Among restrictions on dhimmis are the following: they may not build churches, temples or synagogues; they may not pray or read their sacred books out loud at home or in churches, lest Muslims hear their prayers; they may not print their religious books or sell them in public places and markets; they may not install a cross even inside their homes or churches since it is considered a symbol of infidelity; they may not broadcast or display their ceremonial religious rituals on radio or television or use the media or publish any picture of their religious ceremonies in newspapers and magazines; they may not congregate in the streets during their religious festivals; they may not enlist in the army unless there is indispensable need for them in which case they are not allowed to assume leadership positions but are considered mercenaries; and they can not be issued licenses to carry weapons.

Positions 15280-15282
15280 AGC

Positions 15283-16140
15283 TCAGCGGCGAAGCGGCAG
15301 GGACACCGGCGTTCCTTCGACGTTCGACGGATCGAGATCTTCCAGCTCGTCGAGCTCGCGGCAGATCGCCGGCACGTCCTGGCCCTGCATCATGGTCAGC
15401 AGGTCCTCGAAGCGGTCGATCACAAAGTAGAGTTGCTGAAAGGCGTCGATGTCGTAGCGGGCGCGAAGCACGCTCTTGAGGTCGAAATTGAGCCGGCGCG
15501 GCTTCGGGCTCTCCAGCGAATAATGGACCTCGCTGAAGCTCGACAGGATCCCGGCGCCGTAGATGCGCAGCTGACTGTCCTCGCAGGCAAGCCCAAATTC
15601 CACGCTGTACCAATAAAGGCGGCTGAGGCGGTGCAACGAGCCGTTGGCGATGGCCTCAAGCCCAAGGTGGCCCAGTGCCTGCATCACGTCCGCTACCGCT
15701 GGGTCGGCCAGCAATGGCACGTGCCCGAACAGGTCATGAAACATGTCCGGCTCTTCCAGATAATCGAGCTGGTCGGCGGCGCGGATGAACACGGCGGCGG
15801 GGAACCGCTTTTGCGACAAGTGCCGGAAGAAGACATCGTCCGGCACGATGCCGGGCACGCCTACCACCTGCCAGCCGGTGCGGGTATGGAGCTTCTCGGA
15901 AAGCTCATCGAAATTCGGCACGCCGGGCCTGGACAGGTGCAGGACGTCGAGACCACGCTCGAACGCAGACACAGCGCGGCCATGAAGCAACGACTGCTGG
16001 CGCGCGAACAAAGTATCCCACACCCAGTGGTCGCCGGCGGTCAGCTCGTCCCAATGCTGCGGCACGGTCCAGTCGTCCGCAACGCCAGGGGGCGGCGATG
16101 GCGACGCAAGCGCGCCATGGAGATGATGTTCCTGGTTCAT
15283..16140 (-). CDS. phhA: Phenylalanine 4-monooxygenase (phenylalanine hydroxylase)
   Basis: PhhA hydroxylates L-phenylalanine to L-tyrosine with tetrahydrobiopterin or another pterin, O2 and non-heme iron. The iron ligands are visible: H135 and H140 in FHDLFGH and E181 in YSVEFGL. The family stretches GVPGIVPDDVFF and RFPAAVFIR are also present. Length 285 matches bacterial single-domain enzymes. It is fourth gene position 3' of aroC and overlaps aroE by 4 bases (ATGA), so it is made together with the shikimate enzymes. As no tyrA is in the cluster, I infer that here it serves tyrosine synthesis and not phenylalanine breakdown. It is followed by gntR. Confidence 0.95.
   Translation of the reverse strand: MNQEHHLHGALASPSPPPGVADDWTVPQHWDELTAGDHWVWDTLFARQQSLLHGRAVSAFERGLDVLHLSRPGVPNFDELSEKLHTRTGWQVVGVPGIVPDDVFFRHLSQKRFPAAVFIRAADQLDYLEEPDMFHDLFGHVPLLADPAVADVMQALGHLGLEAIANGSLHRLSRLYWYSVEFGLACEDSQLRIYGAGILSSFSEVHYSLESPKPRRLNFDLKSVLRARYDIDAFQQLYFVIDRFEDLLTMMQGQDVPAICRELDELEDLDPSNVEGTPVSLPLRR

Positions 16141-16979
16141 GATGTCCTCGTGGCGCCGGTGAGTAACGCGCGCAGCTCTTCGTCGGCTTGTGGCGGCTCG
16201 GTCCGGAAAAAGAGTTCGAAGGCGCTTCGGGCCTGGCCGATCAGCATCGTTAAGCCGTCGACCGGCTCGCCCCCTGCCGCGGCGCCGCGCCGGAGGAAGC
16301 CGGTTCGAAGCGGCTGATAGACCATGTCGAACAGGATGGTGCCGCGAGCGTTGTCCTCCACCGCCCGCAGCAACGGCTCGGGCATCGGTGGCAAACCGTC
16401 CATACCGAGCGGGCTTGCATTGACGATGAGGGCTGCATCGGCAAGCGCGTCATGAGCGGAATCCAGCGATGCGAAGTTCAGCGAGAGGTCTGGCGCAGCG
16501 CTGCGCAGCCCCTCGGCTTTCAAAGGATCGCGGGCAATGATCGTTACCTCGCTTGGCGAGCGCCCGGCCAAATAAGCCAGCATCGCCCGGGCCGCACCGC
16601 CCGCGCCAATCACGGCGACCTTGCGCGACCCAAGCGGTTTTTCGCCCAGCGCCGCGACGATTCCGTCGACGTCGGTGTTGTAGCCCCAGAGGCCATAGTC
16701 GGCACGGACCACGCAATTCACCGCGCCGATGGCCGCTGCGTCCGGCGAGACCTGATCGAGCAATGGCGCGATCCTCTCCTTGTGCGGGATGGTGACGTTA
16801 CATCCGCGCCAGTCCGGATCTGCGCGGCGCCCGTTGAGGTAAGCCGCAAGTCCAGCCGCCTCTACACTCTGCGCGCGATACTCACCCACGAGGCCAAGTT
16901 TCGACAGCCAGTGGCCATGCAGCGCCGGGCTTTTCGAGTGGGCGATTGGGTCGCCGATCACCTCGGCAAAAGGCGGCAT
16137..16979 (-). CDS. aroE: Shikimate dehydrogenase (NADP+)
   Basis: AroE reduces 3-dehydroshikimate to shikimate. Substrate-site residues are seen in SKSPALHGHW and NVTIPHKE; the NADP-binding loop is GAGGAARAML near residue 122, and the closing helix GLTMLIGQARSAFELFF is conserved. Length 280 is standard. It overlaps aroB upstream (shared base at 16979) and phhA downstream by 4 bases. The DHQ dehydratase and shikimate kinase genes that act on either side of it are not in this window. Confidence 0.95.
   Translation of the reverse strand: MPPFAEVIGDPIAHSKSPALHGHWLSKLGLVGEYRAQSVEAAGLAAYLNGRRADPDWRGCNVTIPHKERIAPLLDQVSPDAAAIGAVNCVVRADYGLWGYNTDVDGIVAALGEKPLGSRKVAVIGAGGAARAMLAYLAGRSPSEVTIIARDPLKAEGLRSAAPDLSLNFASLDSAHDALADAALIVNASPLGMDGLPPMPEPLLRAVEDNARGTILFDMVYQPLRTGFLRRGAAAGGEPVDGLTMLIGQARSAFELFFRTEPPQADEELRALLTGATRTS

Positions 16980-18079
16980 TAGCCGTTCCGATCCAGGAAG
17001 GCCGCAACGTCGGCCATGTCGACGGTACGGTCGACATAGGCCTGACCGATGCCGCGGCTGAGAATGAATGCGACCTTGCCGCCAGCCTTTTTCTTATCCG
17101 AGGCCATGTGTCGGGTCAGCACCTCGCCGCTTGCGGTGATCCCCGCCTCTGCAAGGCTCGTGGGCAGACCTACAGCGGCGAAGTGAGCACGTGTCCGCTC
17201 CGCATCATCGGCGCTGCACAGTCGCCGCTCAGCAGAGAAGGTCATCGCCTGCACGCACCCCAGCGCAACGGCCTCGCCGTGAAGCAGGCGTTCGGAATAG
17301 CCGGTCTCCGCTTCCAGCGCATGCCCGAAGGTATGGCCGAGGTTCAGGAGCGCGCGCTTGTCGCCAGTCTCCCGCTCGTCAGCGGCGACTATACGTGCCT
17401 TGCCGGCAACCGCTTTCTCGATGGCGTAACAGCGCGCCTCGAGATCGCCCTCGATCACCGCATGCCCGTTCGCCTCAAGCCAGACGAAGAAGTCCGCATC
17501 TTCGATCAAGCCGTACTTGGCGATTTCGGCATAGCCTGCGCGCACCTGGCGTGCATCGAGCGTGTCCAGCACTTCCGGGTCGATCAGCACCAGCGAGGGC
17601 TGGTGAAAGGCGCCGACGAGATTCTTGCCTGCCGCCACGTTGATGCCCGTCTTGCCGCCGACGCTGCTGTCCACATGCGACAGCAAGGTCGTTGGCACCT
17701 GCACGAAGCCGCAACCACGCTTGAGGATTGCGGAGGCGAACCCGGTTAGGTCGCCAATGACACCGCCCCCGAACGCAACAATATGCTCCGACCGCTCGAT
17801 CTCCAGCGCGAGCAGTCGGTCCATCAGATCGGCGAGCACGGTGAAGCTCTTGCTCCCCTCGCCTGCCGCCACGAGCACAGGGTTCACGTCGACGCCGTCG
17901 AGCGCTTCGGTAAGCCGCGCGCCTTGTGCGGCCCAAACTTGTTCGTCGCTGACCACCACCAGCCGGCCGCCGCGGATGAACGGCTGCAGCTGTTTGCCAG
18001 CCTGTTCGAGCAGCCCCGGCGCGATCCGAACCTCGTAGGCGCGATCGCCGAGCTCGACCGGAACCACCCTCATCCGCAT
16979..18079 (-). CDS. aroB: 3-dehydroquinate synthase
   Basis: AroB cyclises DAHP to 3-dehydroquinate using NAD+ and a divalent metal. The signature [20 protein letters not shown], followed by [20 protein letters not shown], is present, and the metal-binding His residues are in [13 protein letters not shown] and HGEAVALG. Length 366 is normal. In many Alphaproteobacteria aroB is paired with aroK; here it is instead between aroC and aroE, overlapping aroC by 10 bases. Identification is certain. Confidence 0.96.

A dhimmi, regarded as an infidel, cannot testify against any Muslim regardless of his moral credibility. Muslims cannot work for dhimmi employers. It is not permissible for a Christian to be in charge of Muslims by the virtue of the Islamic belief in the superiority of Muslims over others.
In a Muslim country, it is illegal to criticize the government or the head of state, and the press is not free. Many political prisoners are confined to jails for expressing views critical of the government. Muslims are not permitted to criticize Islam without being persecuted or sentenced to death.